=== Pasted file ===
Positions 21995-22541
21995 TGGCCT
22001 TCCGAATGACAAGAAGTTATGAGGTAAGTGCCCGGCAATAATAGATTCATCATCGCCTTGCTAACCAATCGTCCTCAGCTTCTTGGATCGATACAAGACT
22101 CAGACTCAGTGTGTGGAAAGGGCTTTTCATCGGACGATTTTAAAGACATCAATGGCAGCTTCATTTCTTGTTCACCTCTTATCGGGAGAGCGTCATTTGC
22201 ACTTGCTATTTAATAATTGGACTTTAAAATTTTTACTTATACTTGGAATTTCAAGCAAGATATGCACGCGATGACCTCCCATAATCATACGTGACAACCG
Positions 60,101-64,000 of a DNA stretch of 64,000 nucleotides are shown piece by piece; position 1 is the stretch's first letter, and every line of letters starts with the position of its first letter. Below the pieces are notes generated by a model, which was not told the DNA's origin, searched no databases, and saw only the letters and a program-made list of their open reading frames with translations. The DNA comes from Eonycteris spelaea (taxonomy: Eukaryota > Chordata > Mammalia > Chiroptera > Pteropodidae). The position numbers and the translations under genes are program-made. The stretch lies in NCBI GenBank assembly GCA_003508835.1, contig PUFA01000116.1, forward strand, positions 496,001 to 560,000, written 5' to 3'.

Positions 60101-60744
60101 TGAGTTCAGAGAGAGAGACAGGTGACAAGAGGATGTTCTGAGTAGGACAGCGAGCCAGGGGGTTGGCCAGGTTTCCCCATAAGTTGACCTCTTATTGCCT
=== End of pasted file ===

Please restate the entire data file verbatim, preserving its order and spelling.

Positions 21995-22541
21995 TGGCCT
22001 TCCGAATGACAAGAAGTTATGAGGTAAGTGCCCGGCAATAATAGATTCATCATCGCCTTGCTAACCAATCGTCCTCAGCTTCTTGGATCGATACAAGACT
22101 CAGACTCAGTGTGTGGAAAGGGCTTTTCATCGGACGATTTTAAAGACATCAATGGCAGCTTCATTTCTTGTTCACCTCTTATCGGGAGAGCGTCATTTGC
22201 ACTTGCTATTTAATAATTGGACTTTAAAATTTTTACTTATACTTGGAATTTCAAGCAAGATATGCACGCGATGACCTCCCATAATCATACGTGACAACCG
Positions 60,101-64,000 of a DNA stretch of 64,000 nucleotides are shown piece by piece; position 1 is the stretch's first letter, and every line of letters starts with the position of its first letter. Below the pieces are notes generated by a model, which was not told the DNA's origin, searched no databases, and saw only the letters and a program-made list of their open reading frames with translations. The DNA comes from Eonycteris spelaea (taxonomy: Eukaryota > Chordata > Mammalia > Chiroptera > Pteropodidae). The position numbers and the translations under genes are program-made. The stretch lies in NCBI GenBank assembly GCA_003508835.1, contig PUFA01000116.1, forward strand, positions 496,001 to 560,000, written 5' to 3'.

Positions 60101-60744
60101 TGAGTTCAGAGAGAGAGACAGGTGACAAGAGGATGTTCTGAGTAGGACAGCGAGCCAGGGGGTTGGCCAGGTTTCCCCATAAGTTGACCTCTTATTGCCT